Old Testament: Isaiah (42:1-9 )
“Here is my servant, whom I uphold, my chosen, in whom my soul delights; I have put my spirit upon him; he will bring forth justice to the nations. He will not cry or lift up his voice, or make it heard in the street; a bruised reed he will not break, and a dimly burning wick he will not quench; he will faithfully bring forth justice. He will not grow faint or be crushed until he has established justice in the earth; and the coastlands wait for his teaching.” Thus says God, the Lord, who created the heavens and stretched them out, who spread out the earth and what comes from it, who gives breath to the people upon it and spirit to those who walk in it: “I am the Lord, I have called you in righteousness, I have taken you by the hand and kept you; I have given you as a covenant to the people, a light to the nations, to open the eyes that are blind, to bring out the prisoners from the dungeon, from the prison those who sit in darkness. I am the Lord, that is my name; my glory I give to no other, nor my praise to idols. See, the former things have come to pass, and new things I now declare; before they spring forth, I tell you of them.”
The Response: Psalm 29
1 Ascribe to the Lord, you gods,*
ascribe to the Lord glory and strength.
2 Ascribe to the Lord the glory due his Name; *
worship the Lord in the beauty of holiness.
3 The voice of the Lord is upon the waters;
the God of glory thunders;*
the Lord is upon the mighty waters.
4 The voice of the Lord is a powerful voice;*
the voice of the Lord is a voice of splendor.
5 The voice of the Lord breaks the cedar trees;*
the Lord breaks the cedars of Lebanon;
6 He makes Lebanon skip like a calf,*
and Mount Hermon like a young wild ox.
7 The voice of the Lord splits the flames of fire;
the voice of the Lord shakes the wilderness; *
the Lord shakes the wilderness of Kadesh.
8 The voice of the Lord makes the oak trees writhe *
and strips the forests bare.
9 And in the temple of the Lord *
all are crying, “Glory!”
10 The Lord sits enthroned above the flood; *
the Lord sits enthroned as King for evermore.
11 The Lord shall give strength to his people; *
the Lord shall give his people the blessing of peace.
The New Testament: Acts of the Apostles (10:34-43)
Then Peter began to speak to them: “I truly understand that God shows no partiality, but in every nation anyone who fears him and does what is right is acceptable to him. You know the message he sent to the people of Israel, preaching peace by Jesus Christ—he is Lord of all. That message spread throughout Judea, beginning in Galilee after the baptism that John announced: how God anointed Jesus of Nazareth with the Holy Spirit and with power; how he went about doing good and healing all who were oppressed by the devil, for God was with him. We are witnesses to all that he did both in Judea and in Jerusalem. They put him to death by hanging him on a tree; but God raised him on the third day and allowed him to appear, not to all the people but to us who were chosen by God as witnesses, and who ate and drank with him after he rose from the dead. He commanded us to preach to the people and to testify that he is the one ordained by God as judge of the living and the dead. All the prophets testify about him that everyone who believes in him receives forgiveness of sins through his name.”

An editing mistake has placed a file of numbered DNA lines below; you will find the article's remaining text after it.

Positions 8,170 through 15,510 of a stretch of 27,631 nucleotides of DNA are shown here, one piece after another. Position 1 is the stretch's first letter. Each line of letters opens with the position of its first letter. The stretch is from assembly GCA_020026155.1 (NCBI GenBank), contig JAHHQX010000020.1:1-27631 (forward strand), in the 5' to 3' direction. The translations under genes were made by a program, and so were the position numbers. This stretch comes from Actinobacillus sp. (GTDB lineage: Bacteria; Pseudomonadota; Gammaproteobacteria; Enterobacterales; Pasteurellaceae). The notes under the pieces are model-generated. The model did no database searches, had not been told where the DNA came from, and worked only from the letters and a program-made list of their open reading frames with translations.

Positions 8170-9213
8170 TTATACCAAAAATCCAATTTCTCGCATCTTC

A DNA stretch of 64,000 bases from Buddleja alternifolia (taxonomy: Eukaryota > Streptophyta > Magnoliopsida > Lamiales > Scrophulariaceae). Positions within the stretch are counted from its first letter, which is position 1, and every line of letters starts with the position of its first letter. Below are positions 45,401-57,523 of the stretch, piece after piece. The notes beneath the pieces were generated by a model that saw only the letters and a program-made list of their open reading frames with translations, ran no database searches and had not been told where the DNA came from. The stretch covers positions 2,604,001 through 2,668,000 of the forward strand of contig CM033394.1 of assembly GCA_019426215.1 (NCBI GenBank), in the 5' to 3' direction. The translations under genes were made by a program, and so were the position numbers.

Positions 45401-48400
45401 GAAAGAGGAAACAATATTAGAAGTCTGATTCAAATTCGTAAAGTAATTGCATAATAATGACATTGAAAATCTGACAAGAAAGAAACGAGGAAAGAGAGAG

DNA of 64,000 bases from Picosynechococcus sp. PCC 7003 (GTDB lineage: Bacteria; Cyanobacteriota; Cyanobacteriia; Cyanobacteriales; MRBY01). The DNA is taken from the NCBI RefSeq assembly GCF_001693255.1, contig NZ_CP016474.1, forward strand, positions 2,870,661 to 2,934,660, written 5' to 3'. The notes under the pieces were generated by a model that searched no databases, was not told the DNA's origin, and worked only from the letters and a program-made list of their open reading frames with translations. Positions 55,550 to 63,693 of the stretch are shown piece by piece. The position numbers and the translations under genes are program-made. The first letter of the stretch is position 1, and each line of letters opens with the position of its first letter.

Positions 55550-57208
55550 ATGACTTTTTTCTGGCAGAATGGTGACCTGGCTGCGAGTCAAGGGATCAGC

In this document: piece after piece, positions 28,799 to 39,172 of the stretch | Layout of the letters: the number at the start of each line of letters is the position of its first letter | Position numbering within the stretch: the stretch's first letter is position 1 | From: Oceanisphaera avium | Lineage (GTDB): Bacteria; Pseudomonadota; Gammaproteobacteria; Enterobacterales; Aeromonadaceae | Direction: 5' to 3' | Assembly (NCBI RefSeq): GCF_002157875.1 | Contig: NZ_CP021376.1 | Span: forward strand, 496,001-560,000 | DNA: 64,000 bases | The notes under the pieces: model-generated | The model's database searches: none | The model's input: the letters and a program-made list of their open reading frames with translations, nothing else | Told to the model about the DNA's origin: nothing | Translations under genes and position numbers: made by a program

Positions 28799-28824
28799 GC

The Gospel: Matthew (3:13-17)
Jesus came from Galilee to John at the Jordan, to be baptized by him. John would have prevented him, saying, “I need to be baptized by you, and do you come to me?” But Jesus answered him, “Let it be so now; for it is proper for us in this way to fulfill all righteousness.” Then he consented. And when Jesus had been baptized, just as he came up from the water, suddenly the heavens were opened to him and he saw the Spirit of God descending like a dove and alighting on him. And a voice from heaven said, “This is my Son, the Beloved, with whom I am well pleased.”
by the Rev. Mike Kreutzer
Most of you know that, when I was ordained, I first served as a priest in the Roman Catholic Church. Sixteen years later, in 1991, when Bishop Herbert Thompson was prepared to “receive my orders” — that is to authorize me to serve as a priest in the Episcopal Church — I met with him to plan the celebration. Judy and I were then active members of Christ Church in downtown Dayton. The bishop was scheduled for one of his regular visits to Christ Church on June 9, and he said that he could receive my orders when he was there that day; but he hesitated a little bit.
He had just received information about that service, and it was obvious that it would already be a very busy and full celebration. He would be presiding over the baptism of a baby girl, several people would be confirmed, a few others would be formally received into the Episcopal Church, and a couple others would be reaffirming their baptismal promises. He was concerned that receiving my orders then would allow it to get lost in the middle of all that was happening; and so he kindly offered to schedule another time to come back to Christ Church that summer in order to give the reception of my orders the attention that he thought it deserved.